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Viral Marketing

by Nathan Kontny

Running a previous business, I needed a way to generate a lot more press. More traffic. More awareness. More eyeballs. I needed a viral hit. But viral content is hard, complicated and unpredictable. We all know that.

Casey Neistat, filmmaker, entrepreneur, and YouTuber who has some of the most success creating viral videos, essentially says that in his video My Viral Video SECRETS.

I've watched Casey's videos. Maybe more than most. I've even just now finished another rewatching of his entire "daily vlog" from start to finish for at least the third time. My 4 year old daughter, Addison, has been asking to watch Casey videos while we brush her teeth since she was able to start talking. Her favorite being Bike Lanes where he dutifully rides his bike in New York City's bike lanes without waver, only to crash repeatedly into obstruction after obstruction.

Addison erupts in fits of giggles each time.

There's something interesting you start to notice about Casey and a pattern to his ability to create viral videos. Viral videos aren't complicated at all.

In 1971, Murray Davis, a sociologist from Northern Illinois University, wanted to figure out why some scientific theories seem to take off while others are relegated to obscurity. It struck Murray that most people think of science as a search for truth, but scientific papers and theories don't spread because one paper or theory was more "truthy" than others. What is it then?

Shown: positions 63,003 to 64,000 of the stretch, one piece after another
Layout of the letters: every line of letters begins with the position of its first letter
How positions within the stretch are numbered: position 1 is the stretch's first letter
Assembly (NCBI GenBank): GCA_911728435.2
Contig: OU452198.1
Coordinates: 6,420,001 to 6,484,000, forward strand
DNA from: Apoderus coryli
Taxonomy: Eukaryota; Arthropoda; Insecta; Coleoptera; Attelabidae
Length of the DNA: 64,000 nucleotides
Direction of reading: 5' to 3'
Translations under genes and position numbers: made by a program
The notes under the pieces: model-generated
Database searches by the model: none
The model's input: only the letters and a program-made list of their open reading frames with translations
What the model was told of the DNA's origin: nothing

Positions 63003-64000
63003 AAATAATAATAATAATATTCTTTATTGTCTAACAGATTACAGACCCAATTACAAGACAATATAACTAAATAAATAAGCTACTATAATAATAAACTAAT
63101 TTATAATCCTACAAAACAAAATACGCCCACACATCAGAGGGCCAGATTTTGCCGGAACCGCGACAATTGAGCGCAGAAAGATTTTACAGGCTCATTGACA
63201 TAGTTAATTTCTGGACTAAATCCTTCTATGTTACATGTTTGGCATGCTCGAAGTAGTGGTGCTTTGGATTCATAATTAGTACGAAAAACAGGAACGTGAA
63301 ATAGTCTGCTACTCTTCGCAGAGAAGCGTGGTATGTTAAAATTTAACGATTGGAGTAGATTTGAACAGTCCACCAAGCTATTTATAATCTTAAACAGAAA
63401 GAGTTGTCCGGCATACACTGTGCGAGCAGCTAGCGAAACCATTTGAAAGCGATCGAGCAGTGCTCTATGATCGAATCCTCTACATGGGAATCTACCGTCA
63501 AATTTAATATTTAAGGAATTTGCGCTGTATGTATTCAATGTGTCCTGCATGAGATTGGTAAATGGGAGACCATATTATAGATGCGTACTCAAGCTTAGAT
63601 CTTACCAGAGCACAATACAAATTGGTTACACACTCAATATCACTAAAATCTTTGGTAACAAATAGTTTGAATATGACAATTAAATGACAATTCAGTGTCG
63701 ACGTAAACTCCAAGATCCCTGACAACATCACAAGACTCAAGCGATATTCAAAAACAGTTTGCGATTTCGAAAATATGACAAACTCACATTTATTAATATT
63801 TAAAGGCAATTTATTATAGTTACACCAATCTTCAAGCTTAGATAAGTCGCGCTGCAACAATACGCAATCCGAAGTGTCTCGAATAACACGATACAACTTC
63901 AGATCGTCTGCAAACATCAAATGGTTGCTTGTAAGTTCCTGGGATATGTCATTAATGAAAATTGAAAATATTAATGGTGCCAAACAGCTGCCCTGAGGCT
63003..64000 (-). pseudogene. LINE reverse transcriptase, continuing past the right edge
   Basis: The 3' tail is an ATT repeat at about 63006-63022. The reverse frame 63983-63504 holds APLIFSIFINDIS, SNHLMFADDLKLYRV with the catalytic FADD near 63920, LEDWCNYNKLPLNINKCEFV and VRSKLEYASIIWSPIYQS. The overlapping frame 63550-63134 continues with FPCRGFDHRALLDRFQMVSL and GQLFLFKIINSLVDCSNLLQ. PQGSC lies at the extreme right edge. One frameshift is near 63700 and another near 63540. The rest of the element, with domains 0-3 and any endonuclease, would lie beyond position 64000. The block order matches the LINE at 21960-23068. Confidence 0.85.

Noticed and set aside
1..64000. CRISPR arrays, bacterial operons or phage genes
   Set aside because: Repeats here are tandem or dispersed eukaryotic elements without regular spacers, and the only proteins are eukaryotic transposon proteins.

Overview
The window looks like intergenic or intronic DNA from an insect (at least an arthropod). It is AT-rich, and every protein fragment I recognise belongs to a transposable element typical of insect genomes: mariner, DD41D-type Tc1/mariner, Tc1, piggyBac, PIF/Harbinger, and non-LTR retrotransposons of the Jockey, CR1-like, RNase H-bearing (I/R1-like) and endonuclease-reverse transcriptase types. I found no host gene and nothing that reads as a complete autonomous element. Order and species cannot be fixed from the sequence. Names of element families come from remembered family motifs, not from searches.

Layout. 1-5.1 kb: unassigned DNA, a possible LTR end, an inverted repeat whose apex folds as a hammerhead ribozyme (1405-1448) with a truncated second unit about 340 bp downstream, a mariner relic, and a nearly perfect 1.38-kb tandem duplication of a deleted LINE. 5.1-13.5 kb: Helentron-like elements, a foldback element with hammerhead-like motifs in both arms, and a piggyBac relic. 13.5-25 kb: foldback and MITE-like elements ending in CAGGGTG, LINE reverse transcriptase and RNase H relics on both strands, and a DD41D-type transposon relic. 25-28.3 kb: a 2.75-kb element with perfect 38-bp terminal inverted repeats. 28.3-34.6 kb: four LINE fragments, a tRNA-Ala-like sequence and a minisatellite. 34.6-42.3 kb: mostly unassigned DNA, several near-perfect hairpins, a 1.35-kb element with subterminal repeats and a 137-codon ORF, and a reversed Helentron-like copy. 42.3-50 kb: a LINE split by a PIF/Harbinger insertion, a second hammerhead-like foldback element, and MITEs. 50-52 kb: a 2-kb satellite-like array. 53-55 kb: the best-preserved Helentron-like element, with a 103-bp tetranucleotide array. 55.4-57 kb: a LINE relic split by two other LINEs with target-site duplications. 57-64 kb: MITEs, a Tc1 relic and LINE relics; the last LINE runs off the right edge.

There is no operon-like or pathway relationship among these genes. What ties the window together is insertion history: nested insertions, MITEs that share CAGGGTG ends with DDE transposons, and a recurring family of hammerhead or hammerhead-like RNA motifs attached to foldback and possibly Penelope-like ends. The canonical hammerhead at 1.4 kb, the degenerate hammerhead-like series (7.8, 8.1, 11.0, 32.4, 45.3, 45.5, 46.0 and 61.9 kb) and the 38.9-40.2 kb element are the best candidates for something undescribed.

Imagine the last story you told a friend. I'd bet most of the time the reaction to that story was some form of "Oh, that's interesting." And if you didn't get that reaction, you were hoping for it.

We spread things that are interesting. Same goes for scientific papers. Therefore, the search for why some theories take off is really a search for what makes them interesting. So is there a science to labeling scientific theories as "interesting"?

Murray Davis found one.

In every single widespread theory, he found a commonality.

All of the interesting propositions I examined were easily translatable into the form: 'What seems to be X is in reality non-X', or 'What is accepted as X is actually non-X'

Each one made a proposition that negated an already widely adopted position. What appears ordered is actually a mess. What seems to be unique actually happens all the time. What's reported as healthy is in reality killing you.

In other words, they broke common sense.

Let's go through some of Casey's most viral videos.

  1. Snowboarding with the NYPD. New York is covered in a blizzard. A driving ban was issued across the state. Casey went out using a car to Snowboard anyways.
  2. Bike Lanes. Police officer gives Casey a ticket for NOT riding in the bike lanes. So Casey demonstrates how dangerous it is to ride in the bike lanes. He then repeatedly crashes into everything including a cop car.
  3. Make it Count. Nike hired Casey to make a video about their new fitness tracker. Casey blows the budget on a round-the-world trip with his friend Max.
  4. Bike Thief. Casey and his brother Van film a video of themselves stealing bikes (their own) around New York City. No one stops them. Not even a car of police officers who drive by.
  5. iPod's Dirty Secret. Casey's iPod battery dies after 18 months. Apple won't fix it. Casey launches a graffiti campaign letting folks know iPods only last 18 months.

Do you see it? In each and every case of these videos, Casey breaks what we take for granted.